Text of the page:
Wednesday, February 23, 2011

MLB Network's Top Ten: Left Field

Let's not beat around the bush. It's rather surprising to see Raul Ibanez make the top ten list. He barely cracked the list, coming in at number ten, but it's still a surprising choice. Here's the list:

10- Raul Ibanez, PHILLIES
9- Carlos Lee, Houston Astros
8- Jason Bay, New York Mets
7- Martin Prado, Atlanta Braves
6- Delmon Young, Minnesota Twins
5- Matt Holliday, St. Louis Cardinals
4- Carl Crawford, Boston Red Sox
3- Carlos Gonzalez, Colorado Rockies
2- Josh Hamilton, Texas Rangers
1- Ryan Bruan, Milwaukee Brewers

Ibanez is clearly in the down swing of his career and will play in what should be his last year with the Phillies in 2011. After joining in the Phils in 2009, Ibanez jumped out to a red hot, MVP caliber start. After an injury caused him to miss time, 'Rauuuuuul' was never the same after returning to the lineup. He struggled most of the remainder of the season and into the playoffs. He still managed to hit a career high 34 home runs, but his average fell to .272, his lowest since 2000. Last year was the opposite for Ibanez; after getting off to a very slow start, he bounced back to have a solid second half of the season. He still hit only 16 homers though, with a .275 average. Offensively, Ibanez was the 14th ranked left fielder in baseball last season. While not a bad fielder, he's rather slow in the outfield as well. His numbers can't be expected to improve in 2011, and 16 home runs with a .275 average are not indicative of a top ten outfielder.

The top five at this position is absolutely stacked. Any of the top three could easily be switched into the top spot. Bruan has been one of the best outfielders in baseball since he stepped into the league in 2007. His numbers last year, (.304, 25 homers, 103 RBI) were down from his previous season (.320, 32, 114). Still, Braun hasn't had a bad year in the big leagues and is a major threat every time he steps to the plate.

Hamilton bounced back from a tough 2009, in which he hit .268 with 10 home runs and 54 RBI during an injury riddled season, in a big way. He had career highs in average (.359), home runs (32), OBP (.411), slugging percentage (.633), OPS (1.044) and doubles (40). He also drove in 100 runs and scored 95 while capturing his first MVP award. Those numbers speak for themselves, Hamiltion is a beast.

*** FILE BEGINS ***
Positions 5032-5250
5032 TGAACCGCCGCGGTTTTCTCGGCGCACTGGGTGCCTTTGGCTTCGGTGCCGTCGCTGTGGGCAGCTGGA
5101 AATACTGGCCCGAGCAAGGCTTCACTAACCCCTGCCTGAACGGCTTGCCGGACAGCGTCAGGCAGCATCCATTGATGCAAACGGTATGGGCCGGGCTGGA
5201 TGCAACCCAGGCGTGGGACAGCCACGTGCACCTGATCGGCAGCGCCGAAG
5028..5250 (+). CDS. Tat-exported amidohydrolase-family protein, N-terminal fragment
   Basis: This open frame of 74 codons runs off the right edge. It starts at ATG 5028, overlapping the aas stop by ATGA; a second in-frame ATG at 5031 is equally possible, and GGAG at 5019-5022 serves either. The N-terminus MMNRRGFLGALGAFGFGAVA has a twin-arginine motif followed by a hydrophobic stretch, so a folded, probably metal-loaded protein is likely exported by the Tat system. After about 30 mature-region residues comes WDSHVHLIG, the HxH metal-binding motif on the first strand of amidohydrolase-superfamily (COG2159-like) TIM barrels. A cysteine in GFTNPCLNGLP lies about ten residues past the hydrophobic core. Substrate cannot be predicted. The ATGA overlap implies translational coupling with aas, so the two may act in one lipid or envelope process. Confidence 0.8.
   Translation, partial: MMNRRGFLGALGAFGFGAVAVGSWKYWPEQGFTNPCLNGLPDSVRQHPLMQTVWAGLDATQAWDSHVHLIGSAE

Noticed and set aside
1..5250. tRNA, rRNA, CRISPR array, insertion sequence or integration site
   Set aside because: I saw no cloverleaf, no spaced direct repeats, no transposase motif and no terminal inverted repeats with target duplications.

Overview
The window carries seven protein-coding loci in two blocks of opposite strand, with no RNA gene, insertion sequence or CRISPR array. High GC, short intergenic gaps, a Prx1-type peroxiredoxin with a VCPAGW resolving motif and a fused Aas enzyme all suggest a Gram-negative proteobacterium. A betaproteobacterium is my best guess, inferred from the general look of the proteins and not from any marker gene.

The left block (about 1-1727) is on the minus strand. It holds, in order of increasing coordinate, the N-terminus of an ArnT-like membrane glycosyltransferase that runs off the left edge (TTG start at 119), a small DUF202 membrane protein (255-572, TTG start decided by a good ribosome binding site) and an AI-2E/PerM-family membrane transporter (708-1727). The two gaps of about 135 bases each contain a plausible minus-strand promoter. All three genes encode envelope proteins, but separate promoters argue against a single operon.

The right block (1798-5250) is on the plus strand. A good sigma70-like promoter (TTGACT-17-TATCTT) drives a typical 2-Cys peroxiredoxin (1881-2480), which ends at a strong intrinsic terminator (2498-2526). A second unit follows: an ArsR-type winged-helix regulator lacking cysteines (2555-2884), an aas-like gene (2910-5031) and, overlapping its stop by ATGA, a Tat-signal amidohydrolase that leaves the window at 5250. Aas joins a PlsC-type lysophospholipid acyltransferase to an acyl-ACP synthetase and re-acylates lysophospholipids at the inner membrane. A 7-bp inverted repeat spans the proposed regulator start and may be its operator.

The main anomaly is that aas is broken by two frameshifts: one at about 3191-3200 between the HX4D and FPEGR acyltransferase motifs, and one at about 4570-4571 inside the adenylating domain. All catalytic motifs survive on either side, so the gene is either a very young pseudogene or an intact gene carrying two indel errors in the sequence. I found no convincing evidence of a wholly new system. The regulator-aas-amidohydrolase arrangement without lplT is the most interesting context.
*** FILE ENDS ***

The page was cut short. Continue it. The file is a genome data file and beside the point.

Gonzalez had a tremendous breakout season for Colorado in 2010. Entering the season, he'd amassed just 580 career at bats over two seasons. Gonzo's 587 at bats in 2010 broke his total for his career while he set new career highs in just about every category during a tremendous season. He hit .336 with 34 home runs, 117 RBI, 34 doubles, nine triples, 26 stolen bases and 111 runs scored. Gonzalez finished third in the NL MVP race, coming in behind just Joey Votto and Albert Pujols. While Gonzalez and Hamilton will have a hard time repeating those staggering averages, they should be ranked just ahead of Braun on the list because of what they were able to accomplish last year.

Crawford joins a Red Sox team that made a huge splash during the off-season, acquiring star studded talent in the likes of Crawford and Adrian Gonzalez. Crawford is the definition of a five-tool player. It will be interesting to see how Crawford acclimates to Boston in the first season of his career away from Tampa Bay, but being such a dynamic talent, Crawford isn't likely to be fazed. He's a career .296 hitter, he just missed his first 20 home run season last year with 19, and is one season removed from stealing 60 bases. He's also a tremendous outfielder and the combination of Crawford and Jacoby Ellsbury should cover every inch of left and center field. If Crawford stays healthy, there's an excellent chance that he'll break his previous high 110 runs scored with that loaded lineup in Boston.

Holliday flies under the radar in St. Louis thanks to Albert Pujols after being a star in Colorado, but he is a tremendous ballplayer. He's looking to return to his 2007 form, when he finished just behind Jimmy Rollins in the NL MVP voting. That season, he had 636 at bats, hit .340, 37 home runs, 137 RBI, 50 doubles and scored 120 runs. He's been very good from the Cardinals, but if he finds the stroke he had in Colorado, the National League could be in trouble.

The list rounds out which a bunch of very good players, not quite in the elite status of the top five. Prado had an excellent season last year for the Braves, while Bay and Lee are looking to bounce back from their worst season in years.

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